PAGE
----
Cholesterol is a fat-like substance that is part of your body’s cells and helps you make vitamin D, bile and certain hormones. However, having high cholesterol levels puts you at higher risk for heart disease. Read on to learn more about blood cholesterol and dietary cholesterol and how to keep your cholesterol levels healthy.
Where does cholesterol come from?
Cholesterol is made in your liver
Your body naturally makes cholesterol in your liver. This is called “blood cholesterol” because it is the cholesterol that circulates in your blood.
Cholesterol comes from food
Cholesterol can come from the foods you eat. This is called “dietary cholesterol” and is found in animal foods like meat, poultry, milk products, eggs, fish and seafood. After you eat, dietary cholesterol circulates in your blood and is stored in your liver.
What are the two types of cholesterol?
LDL cholesterol is known as “bad cholesterol”. Too much can lead to plaque build up in your arteries. This can increase the risk of heart disease.
HDL cholesterol is known as “good cholesterol”. It helps remove LDL cholesterol from your arteries.
To help lower your risk of heart disease, the goal is to lower LDL cholesterol AND raise HDL cholesterol.
Note: Triglycerides are not a type of cholesterol, they are a type of fat found in your blood. Read this article on triglycerides for more information.
How do you get high cholesterol?
The following risk factors may cause high cholesterol:
A family history of high cholesterol
A high fat diet, including saturated and trans fats
Low physical activity
High alcohol intake
Some health conditions like diabetes, kidney disease and liver disease
Do you get high cholesterol from eating too much cholesterol in food?
No. Most people do not need to count how much dietary cholesterol they get each day. The amount of cholesterol you get from food usually has little impact on your blood cholesterol.
If you have diabetes, dyslipidemia or heart disease, it is recommended that you eat less dietary cholesterol. Speak to a dietitian or your healthcare provider about how much dietary cholesterol is right for you.
What can I do to prevent or lower high cholesterol levels?
Choose protein foods that are lower in saturated fat, like beans, lentils, tofu, fish, nuts, seeds, lean cuts of meat, skinless poultry and lower fat milk and dairy products. Try these delicious Mango Chicken Wraps for a tasty lunch or this Black Bean Couscous for a satisfying salad.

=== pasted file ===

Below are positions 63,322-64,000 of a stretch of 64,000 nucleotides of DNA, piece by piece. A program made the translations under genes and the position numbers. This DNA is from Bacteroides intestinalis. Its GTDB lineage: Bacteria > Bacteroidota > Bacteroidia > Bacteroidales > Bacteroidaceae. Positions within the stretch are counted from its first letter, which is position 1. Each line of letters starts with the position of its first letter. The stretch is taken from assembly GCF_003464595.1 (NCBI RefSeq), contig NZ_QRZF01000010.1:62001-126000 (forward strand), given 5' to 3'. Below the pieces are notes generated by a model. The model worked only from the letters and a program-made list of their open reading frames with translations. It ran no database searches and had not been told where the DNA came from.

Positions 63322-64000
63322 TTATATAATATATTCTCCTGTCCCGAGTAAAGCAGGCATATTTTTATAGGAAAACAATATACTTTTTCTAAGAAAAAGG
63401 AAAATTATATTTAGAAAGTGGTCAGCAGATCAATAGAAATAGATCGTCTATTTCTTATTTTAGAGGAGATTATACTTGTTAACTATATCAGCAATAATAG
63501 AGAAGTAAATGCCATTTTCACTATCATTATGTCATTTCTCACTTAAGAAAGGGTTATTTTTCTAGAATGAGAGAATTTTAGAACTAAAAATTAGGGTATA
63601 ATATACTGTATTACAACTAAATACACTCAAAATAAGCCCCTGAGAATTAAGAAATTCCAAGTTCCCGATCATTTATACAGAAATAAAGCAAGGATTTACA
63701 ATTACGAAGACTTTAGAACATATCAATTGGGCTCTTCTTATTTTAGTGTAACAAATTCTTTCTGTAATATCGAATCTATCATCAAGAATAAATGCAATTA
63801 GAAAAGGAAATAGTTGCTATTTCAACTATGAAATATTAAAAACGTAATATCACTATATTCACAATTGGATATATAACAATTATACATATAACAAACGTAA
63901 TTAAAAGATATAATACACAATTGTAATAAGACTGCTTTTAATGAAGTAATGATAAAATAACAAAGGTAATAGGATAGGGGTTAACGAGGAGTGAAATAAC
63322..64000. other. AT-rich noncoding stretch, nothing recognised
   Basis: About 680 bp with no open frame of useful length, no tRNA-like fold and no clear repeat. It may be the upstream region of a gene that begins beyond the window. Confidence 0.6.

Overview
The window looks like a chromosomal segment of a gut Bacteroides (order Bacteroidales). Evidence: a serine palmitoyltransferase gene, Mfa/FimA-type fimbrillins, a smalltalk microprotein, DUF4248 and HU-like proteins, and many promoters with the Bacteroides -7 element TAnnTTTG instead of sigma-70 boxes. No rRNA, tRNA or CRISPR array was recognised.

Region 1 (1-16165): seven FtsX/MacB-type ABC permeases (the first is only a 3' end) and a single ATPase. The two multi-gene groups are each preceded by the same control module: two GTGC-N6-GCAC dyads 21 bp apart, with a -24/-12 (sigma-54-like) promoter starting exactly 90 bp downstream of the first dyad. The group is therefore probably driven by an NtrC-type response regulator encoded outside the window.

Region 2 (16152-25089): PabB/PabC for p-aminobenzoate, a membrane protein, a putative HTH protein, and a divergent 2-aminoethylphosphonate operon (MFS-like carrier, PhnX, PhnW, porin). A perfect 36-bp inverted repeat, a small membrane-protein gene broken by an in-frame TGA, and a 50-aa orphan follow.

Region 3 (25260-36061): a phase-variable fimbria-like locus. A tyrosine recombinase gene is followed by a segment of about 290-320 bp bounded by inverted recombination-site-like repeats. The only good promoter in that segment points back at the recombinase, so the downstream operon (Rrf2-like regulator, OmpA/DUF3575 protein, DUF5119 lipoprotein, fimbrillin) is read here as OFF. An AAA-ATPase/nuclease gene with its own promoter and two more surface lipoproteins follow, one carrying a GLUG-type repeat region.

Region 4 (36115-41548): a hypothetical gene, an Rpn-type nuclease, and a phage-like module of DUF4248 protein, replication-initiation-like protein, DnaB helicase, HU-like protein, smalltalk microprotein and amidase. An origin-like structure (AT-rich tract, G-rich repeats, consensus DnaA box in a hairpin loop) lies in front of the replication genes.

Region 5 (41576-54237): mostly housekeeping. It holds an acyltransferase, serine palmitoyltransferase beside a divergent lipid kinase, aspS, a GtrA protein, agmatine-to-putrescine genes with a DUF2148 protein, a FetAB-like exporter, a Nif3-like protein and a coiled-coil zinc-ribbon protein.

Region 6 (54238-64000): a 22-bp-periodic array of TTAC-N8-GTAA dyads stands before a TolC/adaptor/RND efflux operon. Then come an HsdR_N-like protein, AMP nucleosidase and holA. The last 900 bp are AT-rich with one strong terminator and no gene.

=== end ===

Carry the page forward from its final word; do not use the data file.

Read labels and choose foods with 0 grams of trans fats and avoid foods made with hydrogenated or partially hydrogenated fat. Fried foods, potato chips, donuts, crackers, hard margarines and baked goods are sometimes made with trans fats so always read the label.
Choose foods that contain unsaturated fat, like canola or olive oil, avocado, salmon and trout, and unsalted nuts and seeds.
Eat more fibre. Aim for at least 25 to 29 grams of fibre per day. Soluble fibre is especially helpful in reducing LDL cholesterol. Eat foods high in soluble fibre everyday. Examples include: oats, oat bran, psyllium, flaxseed, barley, beans, peas, lentils, eggplant, and okra. Eat vegetables and fruit with the peels. Try this Mediterranean Zucchini and Eggplant Dish or this quick and tasty Overnight Apple Pie Oatmeal.
Eat a handful (1/4 cup) of unsalted nuts and seeds five or more times a week. Pumpkin, sunflower, sesame, almonds, walnuts and pistachios are great to add to salads, baked goods and main dishes. Try this Sweet and Crunchy Carrot Salad with chopped nuts.
Choose foods that contain plant sterols. Plant sterols are naturally found in foods like whole grains, nuts, vegetables, fruit and vegetable oils. You can also find food products enriched with plant sterols. On packaged foods look for the label to say phytosterol, plant sterol or sterol esters.
Are there any diets that help lower cholesterol?
Some diets like the Portfolio Diet, DASH diet and Mediterranean Diet have been found to lower cholesterol. In general, these diets are high in fibre and unsaturated fat and low in saturated fat. If you are interested in changing your diet to help lower your cholesterol, a dietitian can help develop a personalized food plan that translates the science into specific food choices.
Some lifestyle changes can also help you prevent or lower high cholesterol:
Manage your weight. Speak to a dietitian or healthcare provider about the weight that is right for you.
Move more. Regular exercise improves HDL cholesterol. Adding any amount of activity helps. Try these activities to get into the swing of being active.
Quit smoking. Studies have shown that quitting can increase HDL cholesterol. The Smokers’ Helpline has tips and resources to help you get started.
How can a dietitian help?
A dietitian can help you prevent or lower high cholesterol levels by making changes to your diet. Your dietitian will make suggestions on foods to eat and limit based on research and your personal circumstances and goals. They will work with you to make sustainable and realistic goals. Connect with a dietitian today!
There are many ways you can try to maintain healthy cholesterol levels through food. Eating more fibre and less saturated fat are helpful ways to start. If you have diabetes, dyslipidemia or heart disease, you may need to eat less dietary cholesterol. Talk to your dietitian or healthcare provider about dietary cholesterol.
You may also be interested in:
Understanding Eggs and Cholesterol
Facts on Fats
Top 5 Reasons to See a Dietitian
This article was written and reviewed by dietitians from Dietitians of Canada. The advice in this article is intended as general information and should not replace advice given by your dietitian or healthcare provider.
Last Update – November 25, 2022